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Suspiria De Profundis
by [?]

Thus of the thirty-two ‘Suspiria’ intended by the author, we have only nine that received his final corrections, and even with those now recovered, we have only about one half of the whole, presuming that those which are lost or remained unwritten would have averaged about the same length as those we have. To those who have studied the ‘Suspiria’ as published, how suggestive many of these titles will be! ‘Count the Leaves in Vallombrosa’–what phantasies would that have conjured up! The lost, the apparently wasted of the leaves from the tree of human life, and the possibilities of use and redemption! De Quincey would there doubtless have given us under a form more or less fanciful or symbolical his reading of the problem:

‘Why Nature out of fifty seeds
So often brings but one to bear.’

The case of the Cagots, the pariahs of the Pyrenees, as we know from references elsewhere, excited his curiosity, as did all of the pariah class, and much engaged his attention; and in the ‘Cagot and Cressida’ ‘Suspiria’ we should probably have had under symbols of mighty abstractions the vision of the pariah world, and the world of health and outward fortune which scorns and excludes the other, and partly, at all events, actively dooms it to a living death in England of to-day, as in India of the past, and in Jewry of old, where the leper was thrust outside the wall to wail ‘Unclean! unclean!’


‘Oh, eternity with outstretched wings, that broodest over the secret truths in whose roots lie the mysteries of man–his whence, his whither–have I searched thee, and struck a right key on thy dreadful organ!’

Suffering is a mightier agency in the hands of nature, as a Demiurgus creating the intellect, than most people are aware of.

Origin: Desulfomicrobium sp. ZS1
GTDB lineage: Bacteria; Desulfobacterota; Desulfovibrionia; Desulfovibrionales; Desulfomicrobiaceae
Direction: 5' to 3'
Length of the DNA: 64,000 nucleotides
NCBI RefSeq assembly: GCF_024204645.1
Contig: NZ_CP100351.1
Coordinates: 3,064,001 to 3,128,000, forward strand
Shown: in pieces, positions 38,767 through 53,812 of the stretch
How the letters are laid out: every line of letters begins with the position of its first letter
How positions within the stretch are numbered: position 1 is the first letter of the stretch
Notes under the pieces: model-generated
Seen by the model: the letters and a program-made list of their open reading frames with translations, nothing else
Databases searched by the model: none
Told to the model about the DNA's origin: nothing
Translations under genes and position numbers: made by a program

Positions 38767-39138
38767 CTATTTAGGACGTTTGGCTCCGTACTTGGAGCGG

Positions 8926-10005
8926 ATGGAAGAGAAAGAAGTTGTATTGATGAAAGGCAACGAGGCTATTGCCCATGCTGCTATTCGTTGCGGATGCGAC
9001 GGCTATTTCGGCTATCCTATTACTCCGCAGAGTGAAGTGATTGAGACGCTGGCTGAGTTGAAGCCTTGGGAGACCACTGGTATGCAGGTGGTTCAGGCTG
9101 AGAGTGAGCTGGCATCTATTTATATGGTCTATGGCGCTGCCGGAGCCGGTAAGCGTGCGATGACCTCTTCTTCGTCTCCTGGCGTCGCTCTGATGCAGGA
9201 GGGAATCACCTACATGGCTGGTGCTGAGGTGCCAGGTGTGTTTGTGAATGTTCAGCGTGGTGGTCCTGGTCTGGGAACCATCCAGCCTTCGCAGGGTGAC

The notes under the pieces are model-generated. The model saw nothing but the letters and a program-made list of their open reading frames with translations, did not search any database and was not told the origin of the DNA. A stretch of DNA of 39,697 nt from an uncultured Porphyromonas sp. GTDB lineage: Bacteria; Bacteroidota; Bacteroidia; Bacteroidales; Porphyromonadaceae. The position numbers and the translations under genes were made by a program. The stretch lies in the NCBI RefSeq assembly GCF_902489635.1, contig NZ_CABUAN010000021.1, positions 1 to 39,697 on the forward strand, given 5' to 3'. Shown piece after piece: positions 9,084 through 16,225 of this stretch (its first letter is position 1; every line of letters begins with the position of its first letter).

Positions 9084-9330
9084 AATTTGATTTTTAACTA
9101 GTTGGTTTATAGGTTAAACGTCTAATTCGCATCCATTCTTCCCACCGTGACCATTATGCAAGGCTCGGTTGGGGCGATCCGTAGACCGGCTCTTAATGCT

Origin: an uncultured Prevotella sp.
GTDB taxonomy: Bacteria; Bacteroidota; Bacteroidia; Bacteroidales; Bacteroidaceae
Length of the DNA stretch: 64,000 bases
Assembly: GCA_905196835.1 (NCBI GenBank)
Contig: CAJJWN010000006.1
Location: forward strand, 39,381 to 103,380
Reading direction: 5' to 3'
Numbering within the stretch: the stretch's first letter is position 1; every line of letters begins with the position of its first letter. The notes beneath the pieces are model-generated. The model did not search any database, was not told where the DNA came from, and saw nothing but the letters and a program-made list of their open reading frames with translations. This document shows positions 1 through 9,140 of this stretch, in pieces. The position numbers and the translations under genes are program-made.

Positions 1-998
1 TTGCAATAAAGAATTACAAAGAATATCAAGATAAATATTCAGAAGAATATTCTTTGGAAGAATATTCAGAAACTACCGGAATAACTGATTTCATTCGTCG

The truth I heard often in sleep from the lips of the Dark Interpreter. Who is he? He is a shadow, reader, but a shadow with whom you must suffer me to make you acquainted. You need not be afraid of him, for when I explain his nature and origin you will see that he is essentially inoffensive; or if sometimes he menaces with his countenance, that is but seldom: and then, as his features in those moods shift as rapidly as clouds in a gale of wind, you may always look for the terrific aspects to vanish as fast as they have gathered. As to his origin–what it is, I know exactly, but cannot without a little circuit of preparation make you understand. Perhaps you are aware of that power in the eye of many children by which in darkness they project a vast theatre of phantasmagorical figures moving forwards or backwards between their bed-curtains and the chamber walls. In some children this power is semi-voluntary–they can control or perhaps suspend the shows; but in others it is altogether automatic. I myself, at the date of my last confessions, had seen in this way more processions–generally solemn, mournful, belonging to eternity, but also at times glad, triumphal pomps, that seemed to enter the gates of Time–than all the religions of paganism, fierce or gay, ever witnessed. Now, there is in the dark places of the human spirit–in grief, in fear, in vindictive wrath–a power of self-projection not unlike to this. Thirty years ago, it may be, a man called Symons committed several murders in a sudden epilepsy of planet-struck fury. According to my recollection, this case happened at Hoddesdon, which is in Middlesex. ‘Revenge is sweet!’ was his hellish motto on that occasion, and that motto itself records the abysses which a human will can open. Revenge is not sweet, unless by the mighty charm of a charity that seeketh not her own it has become benignant.[1] And what he had to revenge was woman’s scorn. He had been a plain farm-servant; and, in fact, he was executed, as such men often are, on a proper point of professional respect to their calling, in a smock-frock, or blouse, to render so ugly a clash of syllables. His young mistress was every way and by much his superior, as well in prospects as in education. But the man, by nature arrogant, and little acquainted with the world, presumptuously raised his eyes to one of his young mistresses. Great was the scorn with which she repulsed his audacity, and her sisters participated in her disdain. Upon this affront he brooded night and day; and, after the term of his service was over, and he, in effect, forgotten by the family, one day he suddenly descended amongst the women of the family like an Avatar of vengeance. Right and left he threw out his murderous knife without distinction of person, leaving the room and the passage floating in blood.